Before the arrival of the Spanish, present-day Panama was home to two tribal groups: the Cuevas and Cocole peoples. Little is known about them today, and they were quickly destroyed by Spanish conquerors moving from southern Mexico into Peru and Ecuador. Panamaâ€™s eastern coast was scouted by the Spanish in the early colonial period, but the importance of the area was not known until 1513, when a Spanish expedition under Blasco NuÃ±ez de Balboa crossed the central highlands, making them the first Europeans to see the Pacific Ocean. As early as 1520, the Spanish considered digging a canal through Panama, but the idea was abandoned as impractical.
Spanish Conquest and Rule
The area became part of the Spanish Empire, and was very important in the centuries to come. In the sixteenth and seventeenth centuries, gold and silver from Peru was brought by ship to Panama City, on the west coast, where it was carried across the narrow isthmus on the Camino Real, or Royal Highway, to the eastern coast where it was then shipped to Spain. The presence of so much mineral wealth was irresistible to pirates, and before long, pirate bases covered the Caribbean around Panama. Two notable pirates were Sir Francis Drake, who plundered Spanish shipping from 1572 to 1597, and Henry Morgan, who attacked and sacked Panama City in 1671. Burned to the ground, the city was rebuilt two years later. By 1740, most of the Spanish ships went around the southern tip of South America in order to avoid piracy, and Panama returned to being a sleepy little outpost of the Spanish Empire.
In 1821, Colombia declared independence from Spain and took Panama with it, considering it one of their territories. In the 1850's, it again became an important crossing point, this time from east to west as thousands of prospectors headed to California to take part in the gold rush. A railway was completed in the mid 1850's, and the area enjoyed a huge boom which lasted until a transcontinental railroad was completed in the United States a few years later and Panama once again returned to obscurity.
In the 1880's, a French company made the first serious attempt to build a canal through Panama. The venture failed within twelve years, however, and more than 22,000 workers lost their lives to malaria and yellow fever. The United States continued the canal effort, but not before first securing themselves certain rights. American agents stirred up a rebellion in Panama, which declared independence from Colombia in 1903. American warships and troops were on hand to ensure that Colombia did not attempt to re-take Panama by force (in 1921, the United States paid Colombia $25 million to forever relinquish any claim to Panama). The Hay-Bonau-Varilla treaty was signed, which granted the United States a number of rights to the canal and surrounding area in perpetuity. Interestingly, Panama was not a party to the treaty, which was basically a deal between the United States and the French.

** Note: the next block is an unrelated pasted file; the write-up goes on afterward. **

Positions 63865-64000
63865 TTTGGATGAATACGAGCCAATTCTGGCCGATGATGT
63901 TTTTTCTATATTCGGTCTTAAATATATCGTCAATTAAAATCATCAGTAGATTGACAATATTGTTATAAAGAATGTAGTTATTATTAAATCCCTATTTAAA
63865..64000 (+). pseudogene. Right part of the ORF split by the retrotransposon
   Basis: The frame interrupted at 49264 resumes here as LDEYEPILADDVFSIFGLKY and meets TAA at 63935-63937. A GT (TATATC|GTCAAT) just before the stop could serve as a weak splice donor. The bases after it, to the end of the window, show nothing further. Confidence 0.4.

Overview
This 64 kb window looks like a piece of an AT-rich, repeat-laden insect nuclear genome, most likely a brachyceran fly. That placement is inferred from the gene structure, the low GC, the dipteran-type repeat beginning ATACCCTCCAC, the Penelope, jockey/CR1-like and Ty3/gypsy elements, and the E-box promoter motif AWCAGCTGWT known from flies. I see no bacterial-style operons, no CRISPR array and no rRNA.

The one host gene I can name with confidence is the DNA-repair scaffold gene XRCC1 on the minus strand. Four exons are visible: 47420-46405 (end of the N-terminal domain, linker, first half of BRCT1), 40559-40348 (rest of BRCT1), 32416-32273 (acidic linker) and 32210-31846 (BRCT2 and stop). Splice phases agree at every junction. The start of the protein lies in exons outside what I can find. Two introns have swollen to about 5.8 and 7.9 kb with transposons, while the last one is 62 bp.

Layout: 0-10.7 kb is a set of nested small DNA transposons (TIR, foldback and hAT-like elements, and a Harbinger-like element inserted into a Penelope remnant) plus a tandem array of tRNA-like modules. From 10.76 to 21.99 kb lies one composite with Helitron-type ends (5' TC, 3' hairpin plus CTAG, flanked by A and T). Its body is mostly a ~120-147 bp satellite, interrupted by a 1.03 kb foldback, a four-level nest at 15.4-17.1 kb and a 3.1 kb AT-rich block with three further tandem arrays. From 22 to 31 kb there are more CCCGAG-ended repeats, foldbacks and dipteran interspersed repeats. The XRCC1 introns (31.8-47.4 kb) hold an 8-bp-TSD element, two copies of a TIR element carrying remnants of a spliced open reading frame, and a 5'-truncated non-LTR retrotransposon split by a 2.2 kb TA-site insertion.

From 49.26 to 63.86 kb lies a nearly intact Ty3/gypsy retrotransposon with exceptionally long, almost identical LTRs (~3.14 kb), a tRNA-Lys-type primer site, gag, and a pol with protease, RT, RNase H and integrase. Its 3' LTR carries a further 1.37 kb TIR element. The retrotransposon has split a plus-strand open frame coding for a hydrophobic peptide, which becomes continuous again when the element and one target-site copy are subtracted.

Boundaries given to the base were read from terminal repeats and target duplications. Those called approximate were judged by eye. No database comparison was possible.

The canal was completed in1914 and is still considered one of the engineering marvels of our age. It was of particular importance during World War II, when it was protected at all times by United States warships.
In 1968, the head of Panamaâ€™s National Guard, Omar Torrijos Herrera, staged a coup and made himself dictator. Like many dictators, Torrijosâ€™ record is mixed. During his administration, Panama entered into the lucrative trades of international banking and free trade. He encouraged rural development programs. He also negotiated with the United States for the repeal of the hated Hay-Bonau-Varilla treaty and eventual return of the canal to Panama, which made him a national hero in a nation that had always resented the United States for their control over the canal. But the Torrijos regime was also corrupt, repressive, and ran up a lot of debt.
Corruption and the US: Gen. Manuel Noriega
In 1983, Torrijos was killed in a plane crash and General Manuel Noriega seized power. Many would later blame Noriega for the fatal plane crash. Noriega was supported at first by the United States, who considered him friendly to their desire to control the canal. But Noriegaâ€™s involvement in Colombian drug running and his repressive government soon caused his former allies in the United States to disown him. By 1987, the United States had severed all ties with Noriega and considered Panama a rogue state. Meanwhile, Noriegaâ€™s grasp on power was weakening and the repression, murder of dissidents, and election fraud increased. In 1988, grand juries in Tampa and Miami indicted Noriega on charges of drug smuggling.
General elections were held in 1989, and international observers claimed that the opposition candidate, Guillermo Endara, had won by a four-to-one margin. Noriega invalidated the election, claiming fraud. In December of that same year, the United States invaded Panama with 26,000 troops. The fighting took less than one week. Noriega hid out in the Vatican embassy, which eventually turned him over, in part to put an end to the non-stop barrage of loud rock music that American troops played at all hours outside in the street. The former dictator was jailed, convicted of drug smuggling, and sentenced to forty years in prison. Endara was sworn in, although his administration was later tainted by accusations of corruption.
In May of 1999, Mireya Moscoso, the widow of former president Arnulfo Arias Madrid, was freely elected president of Panama, and she made education, welfare, free trade, and efficient administration of the Canal Zone her priorities. The canal was formally handed over to Panama in January 1, 2000, although a vague clause in the new treaty allows for foreign intervention if needed to re-open the canal for any reason. In 2004, the people of Panama elected MartÃn Torrijos president, son of the late dictator.